Market pros will be looking closely at the tech sector in the upcoming earnings season, but for investors seeking a quick pop, they need look no further than the energy sector as oil prices remain at record levels.
Overall corporate earnings growth is expected to come in at about 4.4% this quarter, compared with first-quarter growth of about 8%, according to Thomson Financial.
While that forecast may be a far cry from the 18 straight quarters of double-digit earnings growth through the fourth-quarter of 2006, there are a number of specific areas of the market which should post solid returns.
Technology will be one sector that will be scrutinized this coming earnings season, says Marc Pado, chief market strategist at Cantor Fitzgerald.
"It's all about expectations and from that perspective, the market is most concerned about technology and whether it'll reflect economic growth as we expect," said Pado.
"I think what's really lagged and what is going to outperform is the semiconductors group," he added. "It's been building a base and lagging the market in the last six to nine months.
"When I look at the major semiconductor names, I think we're in for a good product cycle and we're going to see a real technology expansion," he said. "And that will pick up in the semis and then the semi equipment names and then spread to the other sectors."
Semiconductor bellwether Intel is set to report on July 17.
"What we're hearing out of the supply chain is that PCs are actually strengthening and cell phone handsets came out of a hole in the first quarter seemed to be doing much, much better," says Eric Ross, chip analyst at ThinkEquity Partners. "I think those two areas will lead us into growth second half of the year."
The analyst says Advanced Micro Devices could be one stock that surprises on the upside.
"They are gaining a back a lot more share than people realize from Intel," he says.
Energy Stocks in Focus
But Dan McMahon, head of listed trading at CIBC World Markets, says while tech will be in focus for many traders, he believes energy stocks will "absolutely" see increased attention this earnings season.
"In terms of the outperformers you have to look at energy with oil at 70 bucks a barrel," says McMahon.
Integrated oil giant Exxon Mobil reports quarterly results July 26.
Cantor Fitzgerald's Pado says refining outfits in particular, should see great earnings results, but with a caveat.
"I think they are a great earnings play but I wouldn't know about for the second half," he says. "They're going to be able to move off the earnings numbers but they are still so high priced that once they get the pop off the earnings numbers they should level off."
Bear Stearns is cautious towards the refining plays with a "market underweight" rating on independent refiners such as Valero and Frontier Oil, citing "moderating fundamentals" for 2007 and 2008.
"Our outlook is for a pullback in refining margins, stemming from a combination of seasonal effects, and moderating fundamentals," wrote analyst Nicole Decker, in a July 3 client note.
Healthcare Looking Healthy
Howard Silverblatt, senior index analyst at Standard & Poor's, expects overall earnings growth of 5.3%, although those numbers could be ratcheted higher as earnings season progresses.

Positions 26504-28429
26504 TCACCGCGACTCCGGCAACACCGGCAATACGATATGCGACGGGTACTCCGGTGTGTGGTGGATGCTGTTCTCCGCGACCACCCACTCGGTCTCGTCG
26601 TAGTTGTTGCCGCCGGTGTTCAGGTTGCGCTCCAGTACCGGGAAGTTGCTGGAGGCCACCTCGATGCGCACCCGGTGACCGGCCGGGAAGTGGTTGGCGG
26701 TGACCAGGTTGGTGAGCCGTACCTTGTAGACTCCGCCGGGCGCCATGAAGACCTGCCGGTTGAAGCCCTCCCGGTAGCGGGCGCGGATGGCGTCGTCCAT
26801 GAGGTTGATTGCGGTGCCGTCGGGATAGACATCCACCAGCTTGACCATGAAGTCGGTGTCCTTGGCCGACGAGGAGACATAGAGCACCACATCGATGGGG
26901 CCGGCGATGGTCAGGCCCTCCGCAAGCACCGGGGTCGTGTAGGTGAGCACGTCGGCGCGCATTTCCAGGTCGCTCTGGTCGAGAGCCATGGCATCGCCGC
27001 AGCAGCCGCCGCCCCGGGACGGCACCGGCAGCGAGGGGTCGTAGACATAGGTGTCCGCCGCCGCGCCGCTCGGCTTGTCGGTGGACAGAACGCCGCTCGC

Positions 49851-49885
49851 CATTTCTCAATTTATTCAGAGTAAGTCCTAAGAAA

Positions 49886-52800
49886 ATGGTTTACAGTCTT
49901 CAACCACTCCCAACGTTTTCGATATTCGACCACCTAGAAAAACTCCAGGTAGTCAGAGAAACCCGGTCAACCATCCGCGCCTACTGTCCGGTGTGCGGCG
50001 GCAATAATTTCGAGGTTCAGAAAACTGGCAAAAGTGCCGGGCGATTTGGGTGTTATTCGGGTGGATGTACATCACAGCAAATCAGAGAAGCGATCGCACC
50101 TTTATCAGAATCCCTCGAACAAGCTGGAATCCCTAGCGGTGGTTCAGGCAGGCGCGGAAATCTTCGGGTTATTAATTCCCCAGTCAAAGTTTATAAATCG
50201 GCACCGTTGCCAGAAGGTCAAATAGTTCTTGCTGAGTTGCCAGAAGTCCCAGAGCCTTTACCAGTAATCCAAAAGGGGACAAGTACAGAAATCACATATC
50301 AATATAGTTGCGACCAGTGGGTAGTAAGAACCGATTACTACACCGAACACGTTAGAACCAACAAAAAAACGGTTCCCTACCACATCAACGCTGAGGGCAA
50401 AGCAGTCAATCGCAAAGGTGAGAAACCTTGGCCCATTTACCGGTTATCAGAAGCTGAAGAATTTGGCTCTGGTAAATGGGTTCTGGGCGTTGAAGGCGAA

"Given analysts' underestimating guidance in the first quarter, we would not be shocked or dismayed to see the 5.3% move up in the six numbers," Silverblatt says.
The S&P analyst says the healthcare sector may be one of the top performers in second quarter with "stellar" profit growth of 22.4%.
Credit Suisse recently maintained an "overweight" rating on U.S. pharmaceuticals, citing improved cost controls and the fact that the market has already priced in lower prescription drug prices.
In addition, Credit Suisse says drug pipelines remain strong despite a number of generic product launches. Analyst Catherine Arnold says Schering-Plough, Eli Lilly and Wyeth are three names with underappreciated drug pipelines.
Drug giant Pfizer will kick off Big Pharma's earnings season when it announces second-quarter earnings on July 18.
Still Bearish on Consumer Stocks, Homebuilders
But the consumer discretionary sector -- particularly homebuilding stocks -- are expected to continue to produce weak earnings, says Silverblatt, who expects earnings to decline 8.6% from the year-ago quarter.
"Everyone is looking at the homebuilders and at what point do they hit a bottom?," he says. "Everyone is, to some degree, bottom fishing, but earnings are not expected to be good for consumer discretionary."
And while Wal-Mart Stores and other major retailers posted lukewarm quarterly earnings in May and have seen meandering stock prices, some market strategists are predicting a second-half comeback.
In terms of second-half stories, Pado says slumping retailers could be one overlooked area that is set for a rebound in the back half of the year ahead of the back-to-school shopping season.
"We're in the middle of that drought and that's the right time to be investing in those names like the big department stores," says Pado. "Retail always does well in the August through October period so you have to do jump on that bandwagon early when nobody cares."
Peter Kang is a markets writer for CNBC.com. He can be reached at firstname.lastname@example.org.